Offside: Black Swan

Summary

A Facebook page in support of a black swan currently roaming the waters of Bruges has gathered nearly 10,000 likes

Figurative colour

A black swan is a metaphor for something unexpected, extremely rare and hard to predict. The term comes from first-century Roman poet Juvenal, who described something as “rara avis in terris nigroque simillima cygno” or “a rare bird in the country, black and very much like a swan”.

An example is given to us this week in a form very much unlike a swan. The Barbastelle (Barbastella barbastellus) bat, with a small nose and big ears, considered extinct in Flanders, was seen fluttering in the region last week.

Joris Everaert, a volunteer with nature conservancy organisation Natuurpunt, picked up its call with his bat detector, on the edge of a wood in the Waasland of East Flanders. The last one spotted in Flanders was in the winter of 2000-2001.

Ten of the 17 bat species still extant in Flanders are endangered; the barbastelle brings the total to 18.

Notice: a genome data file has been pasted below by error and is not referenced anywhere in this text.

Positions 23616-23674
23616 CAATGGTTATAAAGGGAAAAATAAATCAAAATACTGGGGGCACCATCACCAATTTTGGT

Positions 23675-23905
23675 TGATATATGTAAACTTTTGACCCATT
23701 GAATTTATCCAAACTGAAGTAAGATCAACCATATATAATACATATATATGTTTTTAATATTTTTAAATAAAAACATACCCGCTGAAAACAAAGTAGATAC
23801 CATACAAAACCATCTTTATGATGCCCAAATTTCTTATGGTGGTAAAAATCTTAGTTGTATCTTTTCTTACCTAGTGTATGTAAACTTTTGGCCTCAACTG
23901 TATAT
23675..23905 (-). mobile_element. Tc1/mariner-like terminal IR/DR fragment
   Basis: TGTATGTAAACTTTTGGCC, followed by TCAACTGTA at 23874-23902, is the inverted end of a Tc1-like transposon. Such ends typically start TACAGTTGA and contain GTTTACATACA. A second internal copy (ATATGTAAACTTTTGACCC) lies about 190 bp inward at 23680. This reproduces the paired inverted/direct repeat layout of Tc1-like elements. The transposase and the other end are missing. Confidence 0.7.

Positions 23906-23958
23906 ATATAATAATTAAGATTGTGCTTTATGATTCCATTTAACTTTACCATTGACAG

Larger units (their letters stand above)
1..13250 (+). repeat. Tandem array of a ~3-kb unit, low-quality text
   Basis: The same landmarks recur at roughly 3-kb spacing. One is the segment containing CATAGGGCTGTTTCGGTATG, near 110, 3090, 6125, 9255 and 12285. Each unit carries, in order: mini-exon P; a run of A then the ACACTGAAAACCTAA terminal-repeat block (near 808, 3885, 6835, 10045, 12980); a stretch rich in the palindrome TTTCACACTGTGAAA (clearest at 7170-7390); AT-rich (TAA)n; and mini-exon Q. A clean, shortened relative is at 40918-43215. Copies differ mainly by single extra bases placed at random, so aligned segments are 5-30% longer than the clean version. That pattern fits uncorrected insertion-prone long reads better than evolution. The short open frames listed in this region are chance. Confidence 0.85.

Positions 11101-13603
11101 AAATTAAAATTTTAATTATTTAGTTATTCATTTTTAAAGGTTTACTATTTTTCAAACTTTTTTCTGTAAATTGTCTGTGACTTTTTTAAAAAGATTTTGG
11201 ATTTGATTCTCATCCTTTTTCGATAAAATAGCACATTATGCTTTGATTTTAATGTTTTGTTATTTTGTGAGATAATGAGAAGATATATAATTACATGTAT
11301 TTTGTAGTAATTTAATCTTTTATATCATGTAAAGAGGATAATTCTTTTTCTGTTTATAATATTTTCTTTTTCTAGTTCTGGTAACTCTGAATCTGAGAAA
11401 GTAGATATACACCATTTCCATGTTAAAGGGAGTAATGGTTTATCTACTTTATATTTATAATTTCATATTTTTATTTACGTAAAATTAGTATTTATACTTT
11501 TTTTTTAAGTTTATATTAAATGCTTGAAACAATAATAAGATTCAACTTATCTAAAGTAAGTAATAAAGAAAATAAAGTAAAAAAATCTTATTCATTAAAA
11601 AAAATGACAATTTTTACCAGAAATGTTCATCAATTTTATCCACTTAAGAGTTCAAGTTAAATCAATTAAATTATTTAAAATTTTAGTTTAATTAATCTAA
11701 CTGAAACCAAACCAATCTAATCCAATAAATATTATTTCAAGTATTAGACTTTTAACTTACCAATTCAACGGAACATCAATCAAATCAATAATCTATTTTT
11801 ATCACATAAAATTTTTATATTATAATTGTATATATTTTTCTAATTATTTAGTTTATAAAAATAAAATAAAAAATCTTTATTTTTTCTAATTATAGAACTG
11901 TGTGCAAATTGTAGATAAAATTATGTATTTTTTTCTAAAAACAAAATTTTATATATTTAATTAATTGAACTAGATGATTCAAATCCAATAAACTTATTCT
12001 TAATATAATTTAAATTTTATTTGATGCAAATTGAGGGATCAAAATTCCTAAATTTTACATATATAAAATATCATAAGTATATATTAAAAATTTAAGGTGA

But sometimes a black swan is just a black swan, like the one currently swimming in the waters of the Reien in Bruges (pictured). According to mayor Renaat Landuyt, the wild black swan has to go because it may be sick and could infect the local swans. The city’s standard procedure is to take birds thought to be sick to a bird shelter.

But the residents of Bruges are less than keen, among them N-VA senator Pol Van Den Driessche, who is leading opposition to the move. “Even if the black swan is an exotic species, it presents no danger to the ecological system in the Reien,” he said. “Above all, it brings some literal and figurative colour to the waters”.  A Facebook page in support of the black swan has gathered nearly 10,000 likes. 

Photo by Jan Kerkhof

A Facebook page in support of a black swan currently roaming the waters of Bruges has gathered nearly 10,000 likes.

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